Since the Florida minimum wage law was passed in 2004, Florida employers are responsible for keeping up with both state and Federal regulations. On January 1, 2018, the minimum wage in Florida is set to increase. Here’s what you need to know.
Florida Minimum Wage Calculation
The Florida minimum wage applies to all workers in the state of Florida who are covered under Federal minimum wage regulations. Each year, on September 30th, the wage rate is calculated by reviewing the prior 12-month Consumer Price Index (CPI) for the southern region. The year-over-year percentage change as of September 1st is the basis for minimum wage change.
The Consumer Price Index is a measure of the weighted average cost of a group of consumer goods and services. When inflation is high, the cost of living increases. The resulting increase in CPI causes the Florida minimum wage to increase by the same percentage. In times of deflation, when the CPI decreases, the minimum wage does not go down. In this case, there will simply be no change.
State vs. Federal Minimum Wage
Federal law states that employers are required to pay the higher of either the state or federal minimum wage. The current federal minimum wage is $7.25 per hour. This has been unchanged since 2009.
Florida’s minimum wage is increasing from $8.10 to $8.25, reflecting an approximately 2 percent increase in CPI. Florida employers will be required to pay the Florida state minimum wage unless the Federal minimum wage increases to the point where it exceeds the state minimum.
Minimum Wage for Tipped Employees
For qualified employers of tipped employees, the Fair Labor Standards Act (FLSA) provides a tip credit that allows tips to be counted as wages received. However, tipped employees must still be paid a direct wage. As of January 1, 2018, this wage is increasing to $5.23 per hour.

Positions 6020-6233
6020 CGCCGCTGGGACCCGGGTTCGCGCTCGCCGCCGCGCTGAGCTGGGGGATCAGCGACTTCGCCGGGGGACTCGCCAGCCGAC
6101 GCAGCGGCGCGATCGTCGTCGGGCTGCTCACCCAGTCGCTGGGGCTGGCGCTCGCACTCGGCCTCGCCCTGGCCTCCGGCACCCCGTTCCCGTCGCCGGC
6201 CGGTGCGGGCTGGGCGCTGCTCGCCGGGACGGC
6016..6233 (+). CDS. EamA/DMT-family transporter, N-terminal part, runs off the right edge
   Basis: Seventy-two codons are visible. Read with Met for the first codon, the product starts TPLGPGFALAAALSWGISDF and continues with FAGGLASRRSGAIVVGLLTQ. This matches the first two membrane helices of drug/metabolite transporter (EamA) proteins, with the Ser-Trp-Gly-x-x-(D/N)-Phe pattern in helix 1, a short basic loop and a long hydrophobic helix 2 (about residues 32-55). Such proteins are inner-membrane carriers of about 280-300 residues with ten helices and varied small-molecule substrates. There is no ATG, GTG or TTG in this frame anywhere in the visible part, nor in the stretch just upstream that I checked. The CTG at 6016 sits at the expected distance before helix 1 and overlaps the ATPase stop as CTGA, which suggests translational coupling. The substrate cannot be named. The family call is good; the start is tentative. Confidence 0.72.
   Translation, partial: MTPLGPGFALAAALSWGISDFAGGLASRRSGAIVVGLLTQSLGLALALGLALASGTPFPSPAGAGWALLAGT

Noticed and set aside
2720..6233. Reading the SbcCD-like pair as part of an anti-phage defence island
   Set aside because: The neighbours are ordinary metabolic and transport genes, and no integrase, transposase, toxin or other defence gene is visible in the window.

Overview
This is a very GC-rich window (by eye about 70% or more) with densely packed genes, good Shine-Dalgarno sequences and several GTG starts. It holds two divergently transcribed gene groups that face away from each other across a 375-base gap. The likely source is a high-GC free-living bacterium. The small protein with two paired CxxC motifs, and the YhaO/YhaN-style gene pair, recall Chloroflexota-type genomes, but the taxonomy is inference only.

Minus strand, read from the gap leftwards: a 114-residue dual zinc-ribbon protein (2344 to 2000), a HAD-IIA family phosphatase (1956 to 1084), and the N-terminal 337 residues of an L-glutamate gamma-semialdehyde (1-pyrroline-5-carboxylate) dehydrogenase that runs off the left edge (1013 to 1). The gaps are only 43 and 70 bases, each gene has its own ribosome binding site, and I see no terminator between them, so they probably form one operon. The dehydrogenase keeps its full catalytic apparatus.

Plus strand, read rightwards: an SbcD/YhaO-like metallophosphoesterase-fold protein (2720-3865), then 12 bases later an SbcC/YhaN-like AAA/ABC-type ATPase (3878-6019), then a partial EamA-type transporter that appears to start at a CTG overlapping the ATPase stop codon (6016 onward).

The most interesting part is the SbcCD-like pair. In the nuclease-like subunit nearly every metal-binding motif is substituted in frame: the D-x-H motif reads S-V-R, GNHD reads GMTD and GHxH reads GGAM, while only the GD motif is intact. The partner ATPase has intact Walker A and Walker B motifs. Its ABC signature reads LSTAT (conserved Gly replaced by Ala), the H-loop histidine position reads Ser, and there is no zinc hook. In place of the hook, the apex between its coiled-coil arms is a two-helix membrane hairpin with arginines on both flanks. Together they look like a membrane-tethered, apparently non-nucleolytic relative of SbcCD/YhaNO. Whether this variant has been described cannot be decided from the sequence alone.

Penalties for Failure to Comply
Employees who believe they are not being paid the required minimum wage must begin by notifying their employer. The employer then has 15 days to resolve the claim. If a resolution is not met, the employee may file a civil suit for back wages, damages, and attorney fees.
The State Attorney General can also bring about a civil suit for minimum wage enforcement. In addition, employers who intentionally violate minimum wage laws may be subject to a $1,000 fine for each offense.
Professional Compliance Support
Maintaining compliance with state and Federal laws can be a challenge for busy employers. Despite the best of efforts, it’s possible to unintentionally create a violation. Frivolous claims made by disgruntled employees can also cause major headaches. In either of these situations, proper legal representation can mean the difference between timely resolution and ongoing business disruptions.
Danz and Kronengold, PL specializes in labor and employment law. We represent employers in complex litigations and provide legal compliance and planning services. Contact us today to learn how our quality representation can benefit your business.